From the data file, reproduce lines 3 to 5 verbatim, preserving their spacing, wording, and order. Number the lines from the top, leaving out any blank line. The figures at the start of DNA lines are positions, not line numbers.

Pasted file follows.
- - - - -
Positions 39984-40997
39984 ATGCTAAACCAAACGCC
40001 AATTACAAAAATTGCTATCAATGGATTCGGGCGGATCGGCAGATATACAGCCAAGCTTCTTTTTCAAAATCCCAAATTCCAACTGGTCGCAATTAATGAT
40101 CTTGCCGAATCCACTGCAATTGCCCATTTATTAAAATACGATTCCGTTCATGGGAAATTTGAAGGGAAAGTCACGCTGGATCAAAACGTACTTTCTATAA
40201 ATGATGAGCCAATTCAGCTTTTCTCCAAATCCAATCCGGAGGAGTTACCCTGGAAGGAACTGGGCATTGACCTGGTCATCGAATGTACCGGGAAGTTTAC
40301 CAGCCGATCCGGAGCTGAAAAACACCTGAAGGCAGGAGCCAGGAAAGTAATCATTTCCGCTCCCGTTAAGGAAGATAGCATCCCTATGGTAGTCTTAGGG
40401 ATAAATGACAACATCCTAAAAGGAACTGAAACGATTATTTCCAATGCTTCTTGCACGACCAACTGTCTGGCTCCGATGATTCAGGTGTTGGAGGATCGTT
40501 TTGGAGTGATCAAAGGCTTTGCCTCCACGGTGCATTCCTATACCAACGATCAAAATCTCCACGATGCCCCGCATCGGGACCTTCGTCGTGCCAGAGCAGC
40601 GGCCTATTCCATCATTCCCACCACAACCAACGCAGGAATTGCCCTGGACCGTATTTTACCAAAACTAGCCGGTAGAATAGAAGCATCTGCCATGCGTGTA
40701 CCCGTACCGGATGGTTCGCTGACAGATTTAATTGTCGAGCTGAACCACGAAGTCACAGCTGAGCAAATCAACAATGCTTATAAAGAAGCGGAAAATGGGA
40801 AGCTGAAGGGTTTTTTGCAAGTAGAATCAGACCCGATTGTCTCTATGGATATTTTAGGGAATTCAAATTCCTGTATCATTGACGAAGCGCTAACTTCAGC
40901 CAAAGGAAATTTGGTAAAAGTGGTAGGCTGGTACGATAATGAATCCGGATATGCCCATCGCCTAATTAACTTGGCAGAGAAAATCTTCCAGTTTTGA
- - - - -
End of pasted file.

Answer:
40001 AATTACAAAAATTGCTATCAATGGATTCGGGCGGATCGGCAGATATACAGCCAAGCTTCTTTTTCAAAATCCCAAATTCCAACTGGTCGCAATTAATGAT
40101 CTTGCCGAATCCACTGCAATTGCCCATTTATTAAAATACGATTCCGTTCATGGGAAATTTGAAGGGAAAGTCACGCTGGATCAAAACGTACTTTCTATAA
40201 ATGATGAGCCAATTCAGCTTTTCTCCAAATCCAATCCGGAGGAGTTACCCTGGAAGGAACTGGGCATTGACCTGGTCATCGAATGTACCGGGAAGTTTAC